- Join AS/COA, in partnership with Fedesarrollo and ANIF, for "Colombia in the Eyes of Wall Street" on June 11 in Bogota.
- Can't be there? Tune into the live webcast and follow #COLWallSt for updates.
On June 1, a Colombian court dealt a blow to the country's Ministry of Finance when it blocked the sale of Isagen, a state-owned power company, arguing that the sale would be against the public interest. The ministry argued in its May 21 plea that such a ruling would be "perverse" and devalue other state-owned shares since it will discourage investors and cause them to look elsewhere. Colombia’s export revenues are down $3 billion so far this year due to lower oil prices, and blocking the sale of Isagen prevents the Colombian government from raising some much-needed funds—more than $2 billion—for infrastructure projects.
Isagen plays a significant role in national power generation, considering Colombia’s focus on hydroelectric power. The firm is focused on power generation, construction, and commercialization of energy solutions, and is connected to the Ministry of Mines and Energy. Currently, the company operates seven power plants in the departments of Antioquia, Tolima, Santander, and Caldas. The composition of their energy source is approximately 90 percent hydroelectric power and 10 percent thermal, with a total installed capacity of 3,032 megawatts. Moreover, potential for further development fits in well with the country’s national development plan, which has a focus on clean energy.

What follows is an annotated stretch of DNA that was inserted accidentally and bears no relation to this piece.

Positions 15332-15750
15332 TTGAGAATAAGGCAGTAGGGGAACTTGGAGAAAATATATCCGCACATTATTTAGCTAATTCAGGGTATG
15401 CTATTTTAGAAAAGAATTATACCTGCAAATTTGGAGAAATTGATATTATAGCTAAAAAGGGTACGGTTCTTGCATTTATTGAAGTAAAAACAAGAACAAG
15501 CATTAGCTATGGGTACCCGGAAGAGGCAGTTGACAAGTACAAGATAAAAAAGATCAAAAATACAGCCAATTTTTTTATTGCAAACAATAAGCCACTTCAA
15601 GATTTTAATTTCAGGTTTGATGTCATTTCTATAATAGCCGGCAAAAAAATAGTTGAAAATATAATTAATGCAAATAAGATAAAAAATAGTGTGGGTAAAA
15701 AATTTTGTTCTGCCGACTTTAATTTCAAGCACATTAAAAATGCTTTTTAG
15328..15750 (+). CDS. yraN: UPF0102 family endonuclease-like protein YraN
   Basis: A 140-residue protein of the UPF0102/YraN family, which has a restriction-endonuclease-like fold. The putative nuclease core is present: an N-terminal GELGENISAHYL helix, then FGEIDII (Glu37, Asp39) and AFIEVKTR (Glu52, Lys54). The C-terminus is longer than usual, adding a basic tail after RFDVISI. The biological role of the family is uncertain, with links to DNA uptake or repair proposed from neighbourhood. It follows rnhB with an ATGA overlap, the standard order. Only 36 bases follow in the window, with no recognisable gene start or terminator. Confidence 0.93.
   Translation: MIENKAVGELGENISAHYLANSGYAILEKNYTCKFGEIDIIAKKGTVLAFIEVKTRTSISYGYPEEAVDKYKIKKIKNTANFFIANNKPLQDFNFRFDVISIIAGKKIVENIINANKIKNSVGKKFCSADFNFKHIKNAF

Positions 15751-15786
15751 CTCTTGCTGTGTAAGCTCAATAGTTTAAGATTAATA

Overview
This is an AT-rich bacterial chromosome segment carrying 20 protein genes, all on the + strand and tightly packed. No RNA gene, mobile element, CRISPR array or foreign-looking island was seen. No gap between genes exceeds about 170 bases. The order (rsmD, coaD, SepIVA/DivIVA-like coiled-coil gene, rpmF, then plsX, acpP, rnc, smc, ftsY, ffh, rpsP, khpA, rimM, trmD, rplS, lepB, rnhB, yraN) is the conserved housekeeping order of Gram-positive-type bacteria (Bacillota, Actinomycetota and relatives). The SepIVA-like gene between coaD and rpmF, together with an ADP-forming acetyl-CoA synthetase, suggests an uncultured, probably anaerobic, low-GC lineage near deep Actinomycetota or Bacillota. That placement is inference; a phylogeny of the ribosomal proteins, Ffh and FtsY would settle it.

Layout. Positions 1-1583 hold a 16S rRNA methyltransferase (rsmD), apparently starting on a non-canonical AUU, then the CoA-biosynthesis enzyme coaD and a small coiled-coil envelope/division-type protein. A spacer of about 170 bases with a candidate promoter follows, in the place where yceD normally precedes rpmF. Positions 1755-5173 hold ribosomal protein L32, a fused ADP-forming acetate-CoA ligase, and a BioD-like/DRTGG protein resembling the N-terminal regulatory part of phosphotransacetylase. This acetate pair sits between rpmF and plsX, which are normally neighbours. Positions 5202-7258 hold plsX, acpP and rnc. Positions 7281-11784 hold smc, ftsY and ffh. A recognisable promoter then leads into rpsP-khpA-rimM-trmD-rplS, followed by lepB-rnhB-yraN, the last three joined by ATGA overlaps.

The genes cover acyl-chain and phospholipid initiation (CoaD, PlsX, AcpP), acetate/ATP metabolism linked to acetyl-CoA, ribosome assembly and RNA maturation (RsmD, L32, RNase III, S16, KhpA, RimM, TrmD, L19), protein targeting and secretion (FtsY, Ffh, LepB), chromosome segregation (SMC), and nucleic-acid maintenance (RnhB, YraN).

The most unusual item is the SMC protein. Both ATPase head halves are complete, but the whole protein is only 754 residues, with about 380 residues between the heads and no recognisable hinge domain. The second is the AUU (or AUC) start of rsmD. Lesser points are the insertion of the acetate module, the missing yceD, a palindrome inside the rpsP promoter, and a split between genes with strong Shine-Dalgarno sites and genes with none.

In July 2013, Colombian Minister of Finance Mauricio Cárdenas announced the government was planning on selling 57.6 percent of its stake in Isagen for $2.4 billion, the proceeds of which would be immediately deployed for infrastructure projects. As Cárdenas stated, “The funds are indispensable for the country to make a great leap.” Shares were initially offered to employees, pensioners, and employment funds at around $1 per share; investors stood ready to bid on shares and the outlook was strong.
Following the announcement, civil society groups mobilized to prevent the privatization of Isagen, arguing that the rise in energy prices was due to the privatization. Investors maintained their interest, but the selling was delayed.
Due to mounting pressure, Cárdenas postponed the auction again in August 2014. Shares of Isagen dropped 14 percent and investors started to pull out. The project was taken up again in March of this year, when Isagen announced that the government would sell its controlling stake by May 19, again, for an estimated $2 billion. This was halted when the Council of State court suspended the sale, arguing that the government was selling its stake for too little.
Blocking the sale has implications for the value of other public enterprises but also sends a strong message for investors to avoid Colombia. The sale of the government’s controlling stake in Isagen would be a significant boon for the development of critical infrastructure deficiencies and a boost to Colombia's competitiveness.